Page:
Q: Where do I find my purchased company contact lists and sales sheet templates?
A: Check your email for confirmation and instructions on viewing, downloading and printing your purchases.
Q: What are my chances of getting my product idea licensed and in stores?
A: For most inventors the odds are pretty slim. One industry guesstimate suggests that 99.9% of ideas never make it to market; 99% of those are never even presented to licensees.
For people who do make the time to contact inventor-friendly manufacturers, it all depends on the feasibility of the idea (does the market want it, can it be manufactured cheaply, etc.), finding the right liaison, and many more factors.
Inventor Shortcuts only offers two things:
1. A platform to present your idea (sell sheet templates), and
2. Quick inexpensive access to decision-makers via direct contact lists.
Otherwise Inventor Shortcuts can't guarantee you'll license or sell your invention if you buy our lists and templates...only you can make it happen! For that reason we do not offer refunds.
Q: Won't every other inventor be calling these decision-makers?
A: Most people have every intention of making contact, but most will not due to fear of having their idea stolen, lack of faith in their people skills or their invention, and so on. Many people will just 'never get around' to contacting licensing companies. It's one of the toughest aspects of inventing, and people will naturally find 'better' things to do.
Will you be one of the few who make the grade? Remember, these are companies who want outside innovators to submit ideas.
Q: Why don't the contact lists include company addresses?
A: It's unlikely you'll ever send a sell sheet to a company as all of our contacts prefer email. If you get lucky and they want you to send a prototype, they'll give you their exact name and address. Most of the time your contact's info is different from anything you might find online.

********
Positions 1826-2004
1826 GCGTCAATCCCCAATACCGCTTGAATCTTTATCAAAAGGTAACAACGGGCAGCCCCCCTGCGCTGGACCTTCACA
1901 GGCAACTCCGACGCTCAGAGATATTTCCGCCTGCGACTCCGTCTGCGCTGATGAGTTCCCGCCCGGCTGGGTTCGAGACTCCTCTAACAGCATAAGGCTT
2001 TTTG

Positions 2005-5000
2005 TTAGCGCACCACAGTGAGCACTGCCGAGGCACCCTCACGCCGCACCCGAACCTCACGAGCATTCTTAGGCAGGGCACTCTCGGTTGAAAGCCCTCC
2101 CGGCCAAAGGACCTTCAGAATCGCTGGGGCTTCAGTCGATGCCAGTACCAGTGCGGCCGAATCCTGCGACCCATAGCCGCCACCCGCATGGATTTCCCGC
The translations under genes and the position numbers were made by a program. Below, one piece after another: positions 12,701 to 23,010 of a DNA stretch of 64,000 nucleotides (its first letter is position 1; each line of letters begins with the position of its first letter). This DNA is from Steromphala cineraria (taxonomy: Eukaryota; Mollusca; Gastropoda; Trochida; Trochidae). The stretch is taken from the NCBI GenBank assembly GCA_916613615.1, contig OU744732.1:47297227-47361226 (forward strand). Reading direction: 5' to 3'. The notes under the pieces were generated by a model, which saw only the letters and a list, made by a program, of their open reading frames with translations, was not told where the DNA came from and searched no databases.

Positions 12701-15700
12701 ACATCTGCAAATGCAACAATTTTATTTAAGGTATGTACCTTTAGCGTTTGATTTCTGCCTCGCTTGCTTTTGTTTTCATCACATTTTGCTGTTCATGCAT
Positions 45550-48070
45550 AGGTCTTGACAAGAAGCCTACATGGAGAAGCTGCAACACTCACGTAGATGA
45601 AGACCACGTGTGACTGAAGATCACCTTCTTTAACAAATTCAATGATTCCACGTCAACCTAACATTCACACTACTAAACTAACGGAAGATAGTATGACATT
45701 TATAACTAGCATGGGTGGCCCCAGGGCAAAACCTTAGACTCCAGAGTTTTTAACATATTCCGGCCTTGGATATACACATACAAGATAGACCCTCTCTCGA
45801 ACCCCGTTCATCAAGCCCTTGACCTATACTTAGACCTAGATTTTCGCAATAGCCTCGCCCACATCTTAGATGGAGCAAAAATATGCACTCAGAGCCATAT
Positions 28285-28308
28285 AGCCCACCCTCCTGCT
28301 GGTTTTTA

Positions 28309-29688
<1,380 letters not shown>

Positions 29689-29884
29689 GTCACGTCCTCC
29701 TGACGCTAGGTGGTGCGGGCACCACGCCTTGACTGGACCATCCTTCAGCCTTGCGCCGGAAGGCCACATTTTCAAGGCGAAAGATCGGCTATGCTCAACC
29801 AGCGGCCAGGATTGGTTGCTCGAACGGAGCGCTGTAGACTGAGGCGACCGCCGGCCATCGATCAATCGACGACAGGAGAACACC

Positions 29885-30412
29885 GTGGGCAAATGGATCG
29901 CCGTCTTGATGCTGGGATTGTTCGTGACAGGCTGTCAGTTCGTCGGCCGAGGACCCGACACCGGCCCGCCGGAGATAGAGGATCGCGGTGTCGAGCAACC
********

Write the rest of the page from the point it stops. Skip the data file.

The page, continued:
Q: Are there lots of duplicates from list to list?
A: Many manufacturers produce goods in several categories, if not dozens. The more categories a company produces in, the more likely we have put it under the "Miscellaneous Company Contacts" list.
That said, only 4 or 5 of our hundreds of companies are found on more than one list. In other words, we have very few repeats.
Q: Do Inventor Shortcuts lists include a lot of As-Seen-On-TV submission sites?
Very few as they're often a waste of time. Most "submitmyinvention.com" sites aren't great about responding. They are also easy to find and available on free lists. Our contacts are generally only found after multiple phone calls, and are decision-makers, not unattended inboxes.
We do have some ASOTV contacts on the free "maybes" lists that come with a list purchase. We save you time there, at no charge.
Q: Why not just buy a random bundle of 16,000 business flyer templates for twenty bucks?
A: First, such templates are not unique to inventing, and don't give you clues on titles, claims, features, benefits and other elements specific to our inventing industry.
Second, they don't include real-life invention examples. With ours you'll see actual submissions! It's worth the education alone.
Third, they're very basic, much too generic for the serious inventor.
Finally, if everyone else is using them, yours won't stand out.
Q: Should I submit my cool new invention idea for free at submission or contest sites?
A: The only return you normally get from being the winner of a free idea contest is recognition. If that's okay with you, go for it.
Otherwise it may seem inexpensive and easy to submit to sites that charge $20-30 a pop to submit. (If you know of any truly free ones let us know!).
In return if your idea is chosen it's supposed to be developed and you get royalties on sales.
There are just two problems here:
1) You split the royalties 50/50, MINUS ADDITIONAL SUBMISSION COMPANY FEES that can rack up to hundreds or thousands.
2) The vast majority of submissions are never chosen or even recognized; it's widely suspected that they are ignored.
Q: Can I sell my new invention idea without a patent?
A: That's a firm maybe. And the answer is outside the scope of Inventor Shortcuts, which offers only quicker routes to legit decision-makers. Most patent attorneys offer a free consultation. They also are invested in seeing you do business with them. So do your research. Be wary of many "invention helpers", who may not be honest. The best way to tell is by their fees. If they're astronomical (say $1000+), don't believe the old adage "you get what you pay for". A high price tag won't get your product idea licensed any faster than doing it for free on your own.
See the USPTO's scam prevention page: https://www.uspto.gov/patents-getting-started/using-legal-services/scam-prevention
KGP Enterprises, Inc. * PO Box 117, Preston, CT 06365 * (860) 859-9711
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